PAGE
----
Ecumenism needs to get more pastoral
6 October 2014 • Permanent link: iarccum.org/?p=1491
by Michael Swan, The Catholic Register
TORONTO – Fifty years on, it’s time for the ecumenical movement to take on a more pastoral mission and worry less about trying to untie the knots of history and theology, Saint Paul University theology professor Catherine Clifford told a small gathering of bishops, clergy and lay people in Toronto commemorating the 50th anniversary of the Second Vatican Council’s Decree on Ecumenism.
Clifford and Anglican ecumenist Archdeacon Bruce Myers were the featured speakers at a prayer service marking the anniversary sponsored by the Ontario Diocesan Directors for Ecumenical and Interfaith Affairs and the Assembly of Catholic Bishops of Ontario.
“We’ve lost sight of the pastoral importance of ecumenism,” Clifford said.
From interchurch marriages to dwindling communities that can’t survive in isolation, the Church’s ecumenical mission is urgent, she said.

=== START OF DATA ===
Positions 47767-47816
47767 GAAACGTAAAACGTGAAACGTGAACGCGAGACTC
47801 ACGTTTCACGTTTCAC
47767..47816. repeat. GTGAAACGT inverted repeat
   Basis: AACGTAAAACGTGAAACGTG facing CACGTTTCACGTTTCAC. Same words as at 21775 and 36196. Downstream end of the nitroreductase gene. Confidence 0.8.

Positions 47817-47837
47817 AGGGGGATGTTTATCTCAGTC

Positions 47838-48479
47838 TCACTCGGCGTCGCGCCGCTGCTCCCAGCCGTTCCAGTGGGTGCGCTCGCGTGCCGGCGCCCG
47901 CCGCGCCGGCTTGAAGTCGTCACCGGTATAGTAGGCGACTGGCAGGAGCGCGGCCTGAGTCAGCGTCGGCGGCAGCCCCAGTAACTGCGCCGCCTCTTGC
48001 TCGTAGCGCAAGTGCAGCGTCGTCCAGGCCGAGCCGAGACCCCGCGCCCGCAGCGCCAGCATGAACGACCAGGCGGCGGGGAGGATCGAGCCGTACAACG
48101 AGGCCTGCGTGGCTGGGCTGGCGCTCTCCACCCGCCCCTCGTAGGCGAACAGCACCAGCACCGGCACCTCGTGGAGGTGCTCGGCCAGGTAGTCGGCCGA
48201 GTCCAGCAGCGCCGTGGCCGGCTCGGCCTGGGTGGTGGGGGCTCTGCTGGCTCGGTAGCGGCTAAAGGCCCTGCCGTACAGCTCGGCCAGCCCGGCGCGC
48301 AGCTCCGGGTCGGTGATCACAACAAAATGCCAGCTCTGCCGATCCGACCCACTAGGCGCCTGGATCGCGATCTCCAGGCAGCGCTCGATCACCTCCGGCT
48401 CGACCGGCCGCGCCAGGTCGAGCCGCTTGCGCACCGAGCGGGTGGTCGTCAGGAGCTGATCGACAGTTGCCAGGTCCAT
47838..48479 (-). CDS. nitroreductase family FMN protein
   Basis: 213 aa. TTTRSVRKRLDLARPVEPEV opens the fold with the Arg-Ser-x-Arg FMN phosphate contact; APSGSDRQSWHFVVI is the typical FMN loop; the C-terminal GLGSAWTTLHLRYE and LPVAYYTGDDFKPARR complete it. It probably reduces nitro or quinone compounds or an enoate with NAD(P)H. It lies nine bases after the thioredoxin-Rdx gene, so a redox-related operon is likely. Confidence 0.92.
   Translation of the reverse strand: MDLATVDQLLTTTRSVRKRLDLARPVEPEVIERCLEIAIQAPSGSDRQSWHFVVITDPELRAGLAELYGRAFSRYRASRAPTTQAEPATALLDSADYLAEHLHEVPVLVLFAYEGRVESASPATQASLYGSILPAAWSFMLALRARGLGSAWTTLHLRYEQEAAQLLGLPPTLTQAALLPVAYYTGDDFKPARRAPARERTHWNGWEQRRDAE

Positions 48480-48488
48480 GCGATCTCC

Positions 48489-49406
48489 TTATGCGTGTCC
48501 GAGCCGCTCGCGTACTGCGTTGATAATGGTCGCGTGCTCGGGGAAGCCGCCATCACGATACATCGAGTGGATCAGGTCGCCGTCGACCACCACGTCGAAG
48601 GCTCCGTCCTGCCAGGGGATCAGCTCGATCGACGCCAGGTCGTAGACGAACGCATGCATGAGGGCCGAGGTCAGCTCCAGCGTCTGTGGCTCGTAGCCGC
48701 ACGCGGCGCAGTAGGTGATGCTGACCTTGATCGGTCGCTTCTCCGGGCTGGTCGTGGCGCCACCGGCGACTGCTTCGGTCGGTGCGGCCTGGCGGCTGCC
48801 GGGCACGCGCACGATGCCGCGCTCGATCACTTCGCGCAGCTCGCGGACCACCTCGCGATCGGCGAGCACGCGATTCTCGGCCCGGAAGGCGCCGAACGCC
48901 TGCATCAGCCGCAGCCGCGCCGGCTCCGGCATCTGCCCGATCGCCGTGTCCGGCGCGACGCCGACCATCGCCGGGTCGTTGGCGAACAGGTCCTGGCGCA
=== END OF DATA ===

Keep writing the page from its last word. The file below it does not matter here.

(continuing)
“A perception that it (ecumenism) has been the domain of professional ecumenists” must be overcome, said Myers.
From Bible study groups to baptismal and marriage preparation, there are many practical areas where Anglican and Catholic parishes can combine forces to act more effectively, he said.
Myers pointed out that the Catholic Archdiocese of Kingston and the Anglican Diocese of Ontario share a single justice and peace commission. The Anglican Diocese of Qu’appelle and the Catholic Archiocese of Regina have signed a covenant which commits them to working together wherever they can and the Catholic and Anglican dioceses of Edmonton are considering a similar covenant. Where Catholics have poured new energy into the idea of the new evangelization, Anglicans have a similar focus on the “marks of mission.”
Whether it’s the Catholics setting up Anglican ordinariates to receive entire, dissident Anglican parishes or Anglicans ordaining openly gay bishops and blessing same-sex relationships, the Anglican-Catholic relationship has proved resilient, said Myers.
Ecumenism is “not an end in itself but is necessary for the effective proclamation of the Gospel,” said Clifford.
That Catholics no longer expect Protestant and Orthodox Christians to somehow abandon their traditions and rejoin the Catholic Church, but seek to recognize the gifts that other Christians bring, has been the most important development since the Decree on Ecumenism — also known by its Latin title Unitatis Redintegratio — that was published in 1964, said Clifford.